This research project investigates an Aquifer Thermal Energy Storage (ATES) triplet for nearly self-sufficient heating and cooling of buildings, i.e. heating and cooling without the input of energy from external electricity or gas. ATES systems normally use a heat demand-driven heat pump which uses a substantial amount of electricity. The proposed ATES triplet system consists of three wells as opposed to the typical two wells. The required heat and cooling capacity will all be captured from the environment when available and stored in the subsurface at the temperature level desired for later use. This reduces the primary energy use of an ATES triplet well system to about 5% of a conventional space heating and cooling system. In this project, four researchers cooperate to develop a prototype design for the coupled subsurface/building hydraulic flows and control system of an ATES triplet.
In this PhD project, your task is to optimise thermal energy recovery efficiency. You will assess the impact of design choices (such as well spacing, well design, well operation modes) and assess the interaction with the building system, e.g. control of the triplet wells, the interplay between the three wells and building system, and the combined control of wells and energy delivery to the building. In this technology higher temperature differences than in regular ATES systems are considered. A key task is to make a groundwater model for the triplet wells and connect it to the hydraulic model of the climate installation and the control environment (which are made by other researchers in this project). This model infrastructure is then used to assess how all components function together under various load conditions and control schemes, and how can their performance be optimized for the full system lifetime, i.e. 30 years.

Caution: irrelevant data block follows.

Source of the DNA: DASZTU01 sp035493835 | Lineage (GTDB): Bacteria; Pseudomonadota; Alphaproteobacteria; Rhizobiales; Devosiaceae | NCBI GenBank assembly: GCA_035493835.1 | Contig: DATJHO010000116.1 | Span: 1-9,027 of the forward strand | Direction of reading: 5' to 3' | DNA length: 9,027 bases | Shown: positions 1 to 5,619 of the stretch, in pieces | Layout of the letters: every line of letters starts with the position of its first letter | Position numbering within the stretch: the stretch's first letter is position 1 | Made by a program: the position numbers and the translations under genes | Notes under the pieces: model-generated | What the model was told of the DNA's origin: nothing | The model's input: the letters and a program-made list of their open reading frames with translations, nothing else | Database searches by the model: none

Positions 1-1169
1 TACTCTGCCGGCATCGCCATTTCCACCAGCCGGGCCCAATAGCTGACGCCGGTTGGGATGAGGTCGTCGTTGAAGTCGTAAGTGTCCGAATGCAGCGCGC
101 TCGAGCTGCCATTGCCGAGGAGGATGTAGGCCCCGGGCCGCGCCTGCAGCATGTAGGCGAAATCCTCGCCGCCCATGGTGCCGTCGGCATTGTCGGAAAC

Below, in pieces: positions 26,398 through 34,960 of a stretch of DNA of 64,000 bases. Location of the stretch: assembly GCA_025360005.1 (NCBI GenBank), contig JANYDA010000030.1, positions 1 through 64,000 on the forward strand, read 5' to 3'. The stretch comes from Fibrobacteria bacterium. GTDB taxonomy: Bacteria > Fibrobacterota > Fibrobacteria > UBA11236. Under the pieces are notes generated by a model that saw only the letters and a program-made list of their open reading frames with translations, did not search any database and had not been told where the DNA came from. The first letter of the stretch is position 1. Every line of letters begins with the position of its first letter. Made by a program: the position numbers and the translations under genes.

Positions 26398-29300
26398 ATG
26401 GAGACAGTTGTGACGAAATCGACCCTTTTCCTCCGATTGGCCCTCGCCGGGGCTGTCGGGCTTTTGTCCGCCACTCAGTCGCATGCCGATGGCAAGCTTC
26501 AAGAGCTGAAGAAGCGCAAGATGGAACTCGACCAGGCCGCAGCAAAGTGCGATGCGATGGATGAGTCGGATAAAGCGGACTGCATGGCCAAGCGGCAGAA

You will develop a subsurface model, where hydraulics, porous media flow and coupled thermodynamic processes are incorporated. The model will be developed so that pressure and buoyancy driven flows (flows caused by density differences due to different temperatures) are incorporated, as higher temperatures than regular ATES systems will increase these effects. Additionally, flexible inflow and outflow to wells will be incorporated so that various injection and production strategies can be investigated. The model will be embedded into a hybrid simulation environment produced in the project. This will link with the building and control system also developed within the project (by another researcher) to ensure that realistic usage of the wells is simulated. Development of triplet well groundwater-temperature simulations will investigate the relevance of simulating a 3rd well is to get insight in the interaction between the 3 different wells, how may they affect each other under various multiple year operational conditions. It is of key interest to apply control to the coupled building and subsurface model to optimise operation. Geochemical modelling will be undertaken in a separate model to investigate potential clogging and required water treatment.
The PhD candidate will be hosted at the Geo-Engineering and the Water Resources Sections in TU Delft, but will also work in close cooperation of the researchers in the same project at TU Eindhoven. The supervision committee at TU Delft will be made up of Associate Professor Phil Vardon (promotor), Assistant Professor Martin Bloemendal (Co-promotor) and dr. Niels Hartog (Co-promotor) from KWR (one of the industry partners in the project and the inventor of the triplet idea).
The PhD candidate will be able to take advantage of the ATES triplet project consortium. Which means he/she will work in close collaboration with researchers at TU Eindhoven and partners from industry involved in the project: KWR, Kropman, RHDHV and BodemenergieNL.
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